NEWS
By ELIZABETH LARGE | February 19, 2006
STEAL OF THE WEEK GET A FRESH FACE Bliss comes in many forms, and one of them is a 70-minute Stress Buster aromatherapy massage at Life Smells Good (935 S. Charles St., Federal Hill, 410-234-0333). Theresa Cangialosi and her staff of certified massage therapists are all well versed in the art of aromatherapy. If you're stressed, they'll use relaxation oils like lavender, rose or chamomile. If you're sore, "muscular" oils like geranium and eucalyptus will be in the mix. The massage itself, of course, will be deeply relaxing.
NEWS
By Gailor Large and Gailor Large,Special to the Sun | September 28, 2003
Can I really turn jumping rope, a favorite pastime of my childhood, into a workout? If so, how do I get started? If you can keep it up for 15-20 minutes at a moderate to intense pace, jumping rope is a great full-body cardiovascular workout. It's also inexpensive and will be there for you rain or shine. Start by finding a rope with some heft to it (a beaded one is ideal). Jump lightly, with your elbows in and shoulders relaxed. When done right, jumping rope should be easier on your joints than jogging.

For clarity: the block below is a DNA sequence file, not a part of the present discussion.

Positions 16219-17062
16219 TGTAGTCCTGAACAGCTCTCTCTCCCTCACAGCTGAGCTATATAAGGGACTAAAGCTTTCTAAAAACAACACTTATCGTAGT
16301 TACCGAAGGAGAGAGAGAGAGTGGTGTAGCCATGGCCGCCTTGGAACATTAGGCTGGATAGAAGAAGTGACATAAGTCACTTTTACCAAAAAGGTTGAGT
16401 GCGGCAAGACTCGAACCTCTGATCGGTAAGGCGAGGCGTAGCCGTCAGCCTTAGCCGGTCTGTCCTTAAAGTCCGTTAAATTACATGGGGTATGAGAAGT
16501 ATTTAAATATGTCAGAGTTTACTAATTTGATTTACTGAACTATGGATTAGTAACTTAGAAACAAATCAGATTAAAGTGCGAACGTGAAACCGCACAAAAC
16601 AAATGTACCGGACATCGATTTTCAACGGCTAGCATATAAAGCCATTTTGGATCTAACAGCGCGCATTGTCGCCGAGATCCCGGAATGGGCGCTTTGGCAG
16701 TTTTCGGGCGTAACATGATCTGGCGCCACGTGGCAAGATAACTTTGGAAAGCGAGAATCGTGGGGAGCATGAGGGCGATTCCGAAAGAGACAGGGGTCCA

NEWS
By Judy Hevrdejs and Judy Hevrdejs,Special to the Sun | April 6, 2003
You have something like 32 teeth in your mouth -- give or take a few wisdom teeth. If you were so inclined, you could brush each tooth with a different paste -- there are enough out there to do so -- thanks to a culture that celebrates individualism and manufacturers happy to be part of that celebration. "If you think about what consumers are used to seeing -- more targeted products -- it would only make sense, then, that the oral-care category and the toothpaste category would follow suit," said Kim Feil, division president for worldwide innovation at Information Resources Inc., a market researcher in Chicago.